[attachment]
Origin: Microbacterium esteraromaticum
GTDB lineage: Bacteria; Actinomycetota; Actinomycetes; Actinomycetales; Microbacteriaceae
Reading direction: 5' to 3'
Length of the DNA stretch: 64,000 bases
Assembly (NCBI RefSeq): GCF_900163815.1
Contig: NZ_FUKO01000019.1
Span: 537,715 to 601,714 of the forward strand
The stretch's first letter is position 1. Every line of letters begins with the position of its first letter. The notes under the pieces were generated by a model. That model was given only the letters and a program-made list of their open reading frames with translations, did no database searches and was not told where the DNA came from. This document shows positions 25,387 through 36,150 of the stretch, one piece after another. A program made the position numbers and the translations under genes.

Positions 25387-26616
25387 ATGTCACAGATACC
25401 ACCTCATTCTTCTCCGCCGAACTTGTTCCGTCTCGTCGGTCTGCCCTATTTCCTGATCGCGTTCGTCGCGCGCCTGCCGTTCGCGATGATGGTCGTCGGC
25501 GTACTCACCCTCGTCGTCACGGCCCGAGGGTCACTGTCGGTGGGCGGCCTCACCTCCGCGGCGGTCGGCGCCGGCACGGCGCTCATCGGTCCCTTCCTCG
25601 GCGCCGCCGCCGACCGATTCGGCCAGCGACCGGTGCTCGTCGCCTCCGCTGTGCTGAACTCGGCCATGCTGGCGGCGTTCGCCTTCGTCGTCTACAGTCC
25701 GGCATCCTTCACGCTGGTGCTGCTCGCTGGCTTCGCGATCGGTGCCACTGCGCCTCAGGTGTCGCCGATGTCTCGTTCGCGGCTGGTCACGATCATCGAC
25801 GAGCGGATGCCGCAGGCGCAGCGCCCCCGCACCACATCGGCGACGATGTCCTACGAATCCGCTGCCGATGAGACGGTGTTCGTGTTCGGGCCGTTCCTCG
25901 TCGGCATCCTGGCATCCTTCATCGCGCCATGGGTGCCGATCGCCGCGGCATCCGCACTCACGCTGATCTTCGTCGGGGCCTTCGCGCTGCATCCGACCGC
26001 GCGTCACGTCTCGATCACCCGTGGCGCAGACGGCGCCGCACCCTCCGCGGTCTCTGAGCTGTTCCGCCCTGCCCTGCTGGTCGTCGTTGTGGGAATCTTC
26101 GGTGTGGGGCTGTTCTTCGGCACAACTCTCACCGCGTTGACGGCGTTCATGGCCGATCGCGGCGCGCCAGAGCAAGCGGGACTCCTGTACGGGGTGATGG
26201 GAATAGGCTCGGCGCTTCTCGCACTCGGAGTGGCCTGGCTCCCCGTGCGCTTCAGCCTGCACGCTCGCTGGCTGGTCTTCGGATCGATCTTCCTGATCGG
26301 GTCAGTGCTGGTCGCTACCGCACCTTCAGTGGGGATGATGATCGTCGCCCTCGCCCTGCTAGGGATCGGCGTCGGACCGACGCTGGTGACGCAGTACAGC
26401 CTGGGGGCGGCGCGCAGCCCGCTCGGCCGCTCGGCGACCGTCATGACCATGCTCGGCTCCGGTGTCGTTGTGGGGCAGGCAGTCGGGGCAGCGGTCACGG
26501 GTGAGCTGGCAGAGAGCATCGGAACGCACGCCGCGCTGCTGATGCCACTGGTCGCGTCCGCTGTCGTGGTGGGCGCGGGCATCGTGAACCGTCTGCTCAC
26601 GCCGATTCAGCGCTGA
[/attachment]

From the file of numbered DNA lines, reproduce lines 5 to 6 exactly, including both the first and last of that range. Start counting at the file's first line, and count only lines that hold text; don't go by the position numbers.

Assembly (NCBI RefSeq): GCF_900163815.1
Contig: NZ_FUKO01000019.1